I love having a blog. I love reading other people's blogs. I like to encourage talented people to start a blog, continue their blogs or expand their blogs. I also like reading about blogging. So when an extended family member who is also a friend posted a picture of a blog book she was reading on Facebook, I ordered the blog book and read it too.
This blog book is Blog Inc. by Joy Deangdeelert Cho. I very much recommend this book if you already have a blog, are thinking of starting a blog, or are generally interested in blogs.
The book is very user friendly. It is not only user friendly but friendly-friendly. The design is whimsical, welcoming and clear. It's readable. Detailed without being too detailed. Accessible for the newbie without talking down to someone more experienced. There's a wealth of practical information and resources.
One of my favorite parts of the blog book are the interviews with established and successful bloggers. The interviews are like mini memoirs about people's creative processes, how they got started, unexpected challenges along the way and stuff they wished they knew when they began. As someone who loves reading about other people, I enjoyed having a peek into the lives of creative folks who are different from myself. I loved learning about how the blogs fit into people's everyday lives.
When I first started the blog book, my expectation was that I would have an enjoyable reading experience and most likely get some useful snippets. I expected to be entertained because reading books is one of my biggest sources of entertainment. I knew there would be interviews with other bloggers and I couldn’t wait to sink my teeth into that.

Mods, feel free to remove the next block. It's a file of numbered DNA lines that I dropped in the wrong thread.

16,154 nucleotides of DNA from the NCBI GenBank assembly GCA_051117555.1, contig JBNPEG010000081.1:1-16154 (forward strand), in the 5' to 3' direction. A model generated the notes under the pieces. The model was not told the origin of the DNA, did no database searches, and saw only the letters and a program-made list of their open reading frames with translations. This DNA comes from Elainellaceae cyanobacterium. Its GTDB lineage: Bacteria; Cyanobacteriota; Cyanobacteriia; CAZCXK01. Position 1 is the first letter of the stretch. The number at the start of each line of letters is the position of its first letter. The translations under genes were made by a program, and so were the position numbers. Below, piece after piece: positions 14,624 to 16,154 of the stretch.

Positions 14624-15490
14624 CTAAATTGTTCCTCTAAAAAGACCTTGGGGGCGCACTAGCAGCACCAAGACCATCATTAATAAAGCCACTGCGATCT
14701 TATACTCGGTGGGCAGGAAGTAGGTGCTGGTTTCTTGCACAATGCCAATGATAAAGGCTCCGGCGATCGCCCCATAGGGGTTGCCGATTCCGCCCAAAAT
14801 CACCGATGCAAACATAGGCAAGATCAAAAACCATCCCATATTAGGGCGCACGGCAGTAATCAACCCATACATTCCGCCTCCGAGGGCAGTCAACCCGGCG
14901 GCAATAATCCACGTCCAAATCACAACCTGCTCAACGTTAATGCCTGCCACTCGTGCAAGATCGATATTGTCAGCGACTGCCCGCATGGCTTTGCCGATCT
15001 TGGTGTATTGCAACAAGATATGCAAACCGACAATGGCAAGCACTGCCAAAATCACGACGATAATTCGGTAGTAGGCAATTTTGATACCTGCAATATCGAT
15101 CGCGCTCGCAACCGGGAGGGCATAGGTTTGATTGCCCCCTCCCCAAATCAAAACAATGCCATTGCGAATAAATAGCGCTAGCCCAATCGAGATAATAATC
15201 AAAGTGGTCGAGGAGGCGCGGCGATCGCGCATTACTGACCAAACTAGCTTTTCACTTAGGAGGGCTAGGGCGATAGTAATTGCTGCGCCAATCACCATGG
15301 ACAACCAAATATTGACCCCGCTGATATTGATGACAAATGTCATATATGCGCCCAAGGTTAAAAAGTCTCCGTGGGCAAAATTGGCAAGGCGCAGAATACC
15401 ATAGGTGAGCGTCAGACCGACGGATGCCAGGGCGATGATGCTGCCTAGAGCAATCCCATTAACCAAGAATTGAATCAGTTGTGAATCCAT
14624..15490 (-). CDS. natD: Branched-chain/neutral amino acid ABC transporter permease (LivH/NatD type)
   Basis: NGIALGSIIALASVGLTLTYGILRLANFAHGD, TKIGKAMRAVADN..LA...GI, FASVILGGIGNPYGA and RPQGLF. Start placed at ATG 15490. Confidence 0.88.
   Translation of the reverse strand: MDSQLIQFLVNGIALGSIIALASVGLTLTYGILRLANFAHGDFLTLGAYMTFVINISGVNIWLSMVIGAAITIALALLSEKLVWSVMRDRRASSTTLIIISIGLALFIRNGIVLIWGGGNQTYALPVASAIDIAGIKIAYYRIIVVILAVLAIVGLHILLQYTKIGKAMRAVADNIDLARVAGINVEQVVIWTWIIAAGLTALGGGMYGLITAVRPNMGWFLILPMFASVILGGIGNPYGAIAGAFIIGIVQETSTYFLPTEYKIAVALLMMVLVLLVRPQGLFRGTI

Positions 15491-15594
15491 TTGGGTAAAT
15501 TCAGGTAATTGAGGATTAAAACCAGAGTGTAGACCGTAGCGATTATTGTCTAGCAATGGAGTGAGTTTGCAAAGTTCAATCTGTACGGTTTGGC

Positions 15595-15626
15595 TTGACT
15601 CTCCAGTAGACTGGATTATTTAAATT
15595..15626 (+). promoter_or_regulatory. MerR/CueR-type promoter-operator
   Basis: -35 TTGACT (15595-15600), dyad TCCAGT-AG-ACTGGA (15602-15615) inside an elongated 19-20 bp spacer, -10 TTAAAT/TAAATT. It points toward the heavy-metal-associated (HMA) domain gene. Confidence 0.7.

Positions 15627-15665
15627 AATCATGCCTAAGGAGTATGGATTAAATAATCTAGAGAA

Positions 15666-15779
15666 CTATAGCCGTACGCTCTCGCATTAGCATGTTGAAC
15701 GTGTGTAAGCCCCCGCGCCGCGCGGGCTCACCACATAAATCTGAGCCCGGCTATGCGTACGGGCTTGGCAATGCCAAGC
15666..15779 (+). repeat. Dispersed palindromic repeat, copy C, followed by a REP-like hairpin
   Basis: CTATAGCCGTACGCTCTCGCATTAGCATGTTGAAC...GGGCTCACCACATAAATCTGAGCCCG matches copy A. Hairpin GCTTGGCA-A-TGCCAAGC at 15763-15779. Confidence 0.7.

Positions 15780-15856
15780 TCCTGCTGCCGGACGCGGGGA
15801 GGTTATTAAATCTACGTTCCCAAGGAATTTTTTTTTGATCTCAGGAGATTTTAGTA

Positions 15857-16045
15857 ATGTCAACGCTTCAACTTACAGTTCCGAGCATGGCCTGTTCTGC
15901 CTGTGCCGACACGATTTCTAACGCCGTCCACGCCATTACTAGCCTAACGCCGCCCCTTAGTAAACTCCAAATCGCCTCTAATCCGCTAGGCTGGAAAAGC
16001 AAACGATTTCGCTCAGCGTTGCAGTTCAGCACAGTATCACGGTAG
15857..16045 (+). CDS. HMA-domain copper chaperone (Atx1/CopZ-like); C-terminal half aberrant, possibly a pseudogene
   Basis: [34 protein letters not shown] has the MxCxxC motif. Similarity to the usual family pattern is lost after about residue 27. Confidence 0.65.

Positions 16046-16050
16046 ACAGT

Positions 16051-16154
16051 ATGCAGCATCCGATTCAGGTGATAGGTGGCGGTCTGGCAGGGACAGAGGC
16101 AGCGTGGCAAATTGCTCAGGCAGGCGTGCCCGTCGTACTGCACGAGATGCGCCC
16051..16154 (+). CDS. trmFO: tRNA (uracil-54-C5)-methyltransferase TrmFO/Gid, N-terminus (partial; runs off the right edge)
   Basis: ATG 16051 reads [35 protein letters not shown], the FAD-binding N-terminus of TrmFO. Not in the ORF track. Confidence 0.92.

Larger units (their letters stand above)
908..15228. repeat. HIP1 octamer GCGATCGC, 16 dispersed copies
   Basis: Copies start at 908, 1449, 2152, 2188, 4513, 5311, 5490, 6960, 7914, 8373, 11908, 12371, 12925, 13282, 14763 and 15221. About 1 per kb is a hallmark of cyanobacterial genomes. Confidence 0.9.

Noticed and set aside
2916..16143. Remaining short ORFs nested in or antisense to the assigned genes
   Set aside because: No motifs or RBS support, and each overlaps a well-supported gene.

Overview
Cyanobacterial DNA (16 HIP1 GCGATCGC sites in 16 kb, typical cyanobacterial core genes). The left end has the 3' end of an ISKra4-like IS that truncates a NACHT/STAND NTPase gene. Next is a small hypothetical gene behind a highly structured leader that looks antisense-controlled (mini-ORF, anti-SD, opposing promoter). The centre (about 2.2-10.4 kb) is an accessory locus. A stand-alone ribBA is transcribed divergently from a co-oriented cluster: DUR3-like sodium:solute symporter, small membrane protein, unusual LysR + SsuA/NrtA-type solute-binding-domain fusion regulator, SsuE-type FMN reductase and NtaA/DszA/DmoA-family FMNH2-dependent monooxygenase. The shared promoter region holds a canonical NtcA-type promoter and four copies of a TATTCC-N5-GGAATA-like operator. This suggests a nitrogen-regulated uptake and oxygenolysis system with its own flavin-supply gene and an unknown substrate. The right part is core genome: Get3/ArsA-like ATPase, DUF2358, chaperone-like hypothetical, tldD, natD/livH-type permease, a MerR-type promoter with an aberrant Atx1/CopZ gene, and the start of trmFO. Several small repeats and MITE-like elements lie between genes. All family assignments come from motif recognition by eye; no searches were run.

All of this came true. What I wasn't expecting was a huge epiphany and life changing experience.
A little background. I struggle with perfectionism. This isn't some backhanded way of bragging or complimenting myself. At its worst it keeps me literally stuck in one place and spinning my wheels. It can be debilitating.
Things have gotten better for me in this regard. I'm more aware of it. I'm better at managing it.
Before reading the blog book, I established a regular posting schedule for this blog. I'm pleased with how it's going. I'm creating something I'm proud of.
In addition to Non-Fiction Living, I've had at least four other ideas for blogs. These aren't fly by night ideas. They are themes I keep mentally returning to again and again.
Here are my blog ideas in a nutshell. One of them is about how to be a cool old person. Another one is about sharing my success at maintaining a healthy weight while still living really well. The third one revolves around people working creatively. Number four would be me advising people about how to take good pictures with an iPhone camera. I'm talking in generalities now rather than specifics.
I was struggling with my four other blog ideas. I knew I wanted to keep on doing Non-Fiction Living. But I figured that the other ideas deserved their own blogs, along with their own creative identities, their own Facebook pages and audiences. The problem is that I am only one person with many different goals and responsibilities. I was sure it would be impossible to do justice to all of the blogs.
In other words, I was headed full speed toward Multiple Blog Disorder. Joy Deangdeelert Cho coined the term and only thing that saved me from this fate was Blog Inc. She shared her personal experience with her blog Oh Joy! She described the very process I’ve been going through as though reading my mind. She saved me a lot of trouble now and down the road. She got me off of the obsessional track I was on.
Because of the blog book, I'm going to be folding all of my other ideas into Non-Fiction Living. So if you keep on reading this blog, you'll see some food posts, posts about creative people, posts about old people and posts about iPhone photography. It gave me the confidence and permission to expand my present blog.
Many thanks to Joy Deangdeelert Cho for Blog Inc.